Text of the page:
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'[PIC]: Measuring weight'
2001\04\30@164045 by Drew Vassallo

picon face
>I'm thinking about ways to measure weight, on the cheap.  The idea is to
>have a rack in a cooking oven, with one rail of the rack support supported
>on a spring, to measure the weight of the object being cooked ( never mind
>why we are interested in that... long story)

Keep in mind most electronics that you might select likely have a relatively
low upper operating temperature (~250 deg. F), which I'm sure you're aware
of.  As far as I know, it would take a while to cook a pie that low :)  But,
your readings will vary from calibration (at room temp) to operating temp,
if you really are using this in an operating oven.

Why not just buy a spring scale and put it underneath the pie tin?  Or a
hanging spring scale with the plate suspended beneath it?  I don't know how
much room you have.

Seems to me that a spring situated vertically on each corner support of the
rack could be easily calibrated for distance vs. weight and a simple
arrow-type indicator attached to the rack which is read against a scale on
the side wall of the oven.

Note: I haven't seen a PIC-related question posed here :)

--Andrew
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'[PIC]: Measuring weight'
2001\05\01@080654 by o-8859-1?Q?K=FCbek_Tony?=
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Hi,

so if I might summarize a bit we have the following:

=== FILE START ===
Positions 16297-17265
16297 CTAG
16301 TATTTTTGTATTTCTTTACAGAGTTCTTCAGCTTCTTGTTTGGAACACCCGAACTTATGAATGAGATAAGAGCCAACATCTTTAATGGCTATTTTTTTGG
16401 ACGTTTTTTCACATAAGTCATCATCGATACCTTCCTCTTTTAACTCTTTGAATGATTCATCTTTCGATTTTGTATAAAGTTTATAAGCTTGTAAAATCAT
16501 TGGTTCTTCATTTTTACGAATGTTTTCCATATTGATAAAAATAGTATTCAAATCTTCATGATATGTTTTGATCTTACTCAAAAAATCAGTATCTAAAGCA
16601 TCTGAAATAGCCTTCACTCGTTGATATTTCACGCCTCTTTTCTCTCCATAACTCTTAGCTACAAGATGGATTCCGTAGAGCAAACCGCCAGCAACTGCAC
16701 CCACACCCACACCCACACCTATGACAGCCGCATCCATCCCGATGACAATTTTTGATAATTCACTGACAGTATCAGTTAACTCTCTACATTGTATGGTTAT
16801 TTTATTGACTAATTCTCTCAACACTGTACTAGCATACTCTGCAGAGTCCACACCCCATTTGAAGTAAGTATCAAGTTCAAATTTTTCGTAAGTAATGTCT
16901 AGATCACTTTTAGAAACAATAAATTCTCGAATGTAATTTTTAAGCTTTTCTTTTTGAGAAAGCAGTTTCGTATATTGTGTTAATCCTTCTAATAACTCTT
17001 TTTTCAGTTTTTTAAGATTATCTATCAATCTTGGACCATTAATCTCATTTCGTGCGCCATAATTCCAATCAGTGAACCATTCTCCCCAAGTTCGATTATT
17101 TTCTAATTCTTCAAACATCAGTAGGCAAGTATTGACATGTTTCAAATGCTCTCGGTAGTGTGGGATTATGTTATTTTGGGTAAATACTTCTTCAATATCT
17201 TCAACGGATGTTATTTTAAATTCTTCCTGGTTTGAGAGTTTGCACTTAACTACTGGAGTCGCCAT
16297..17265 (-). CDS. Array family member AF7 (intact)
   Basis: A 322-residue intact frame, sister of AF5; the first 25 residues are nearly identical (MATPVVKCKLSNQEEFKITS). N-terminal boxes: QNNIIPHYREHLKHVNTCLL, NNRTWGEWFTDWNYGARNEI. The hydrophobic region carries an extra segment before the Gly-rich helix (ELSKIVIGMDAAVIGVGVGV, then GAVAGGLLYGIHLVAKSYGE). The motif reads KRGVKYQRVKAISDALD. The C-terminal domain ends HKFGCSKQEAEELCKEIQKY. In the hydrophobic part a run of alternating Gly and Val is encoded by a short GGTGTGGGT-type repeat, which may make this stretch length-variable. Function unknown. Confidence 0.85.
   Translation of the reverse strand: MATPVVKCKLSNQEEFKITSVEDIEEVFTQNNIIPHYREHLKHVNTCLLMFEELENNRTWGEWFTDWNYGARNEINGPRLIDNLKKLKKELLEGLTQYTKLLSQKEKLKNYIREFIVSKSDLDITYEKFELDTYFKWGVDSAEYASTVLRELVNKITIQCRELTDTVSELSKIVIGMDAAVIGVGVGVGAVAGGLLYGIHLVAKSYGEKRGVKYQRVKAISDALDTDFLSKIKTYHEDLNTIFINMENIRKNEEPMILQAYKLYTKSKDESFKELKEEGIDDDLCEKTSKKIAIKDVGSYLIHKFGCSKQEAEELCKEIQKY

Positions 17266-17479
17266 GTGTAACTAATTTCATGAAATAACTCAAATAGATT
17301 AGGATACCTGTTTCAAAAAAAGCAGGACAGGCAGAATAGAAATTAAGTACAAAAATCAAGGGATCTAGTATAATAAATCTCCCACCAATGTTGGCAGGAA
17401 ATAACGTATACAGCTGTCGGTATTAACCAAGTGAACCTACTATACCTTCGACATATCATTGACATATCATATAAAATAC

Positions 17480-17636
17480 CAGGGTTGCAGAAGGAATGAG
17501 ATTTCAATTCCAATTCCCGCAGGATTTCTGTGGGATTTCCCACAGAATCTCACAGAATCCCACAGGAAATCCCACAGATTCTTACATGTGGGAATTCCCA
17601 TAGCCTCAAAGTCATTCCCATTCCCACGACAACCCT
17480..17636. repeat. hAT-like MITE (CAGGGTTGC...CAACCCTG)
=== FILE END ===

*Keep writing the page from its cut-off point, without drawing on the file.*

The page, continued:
You 'need':

a) an device to measure weight, not particular accurate.

b) it's to be placed inside an oven.

My guess:

a) You are interested in an 'relative' measurment
  i.e. the weight delta over time.

b) To determine when something is 'done'. :)


Some notes:

Mechanics inside an oven is *not* suitable, so all the
clever devices using levers, shafts etc. will probably only
work in an 'lab' ( read: not normal 'oven' ) enviroment.
If to be used 'profesionally' i strongly recommed placing
the measuring device outside the oven.
Also to take into account the an normal oven has to be cleaned
at times ( duh ! ) and it should then contain mostly flat surfaces.
Having plates, levers, bolts etc would make it close to impossible to clean.

I guess an option could be an strain gauge, accurate however
could have trouble with large temperature variations
( as most of the other techniqes ).
You could always use an wire vibrating at resonant frequency
( by piezo or the like ) and measure the frequency change
when load is appiled to the wire ( i.e streched ).

/Tony


















Tony Kübek, Flintab AB            
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2001\05\02@165331 by John

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Hello Lawrence & PIC.ers,

Y'might want to try the basic principle used in many laboratory balances.

The platen has a very small range of movement, with NO springs.
Powered-down the platen rests at the bottom of its range, powered-up it is
raised by a solenoid till it interrupts a slotted type
opto-coupler. There is no hysteresis with this arrangement, the opto can
look through an angled appendage attached to the platen.
The solenoid current is controlled by your PIC, in closed loop, so that the
opto output current remains constant at some convenient set-point value,
i.e. the platen remains at a fixed position.
When the platen is loaded externally (someone
dumps material on it, or in your case Mrs. Jones pie)
the closed-loop increases the solenoid current and brings the
opto output back to set-point again.
The compensating solenoid current is directly proportional to the
load on the platen.

This arrgt. is real simple and capable of tremendous accuracy, even if
know you don't need to weigh pies to +/- 0.001 gm.


       best regards,   John

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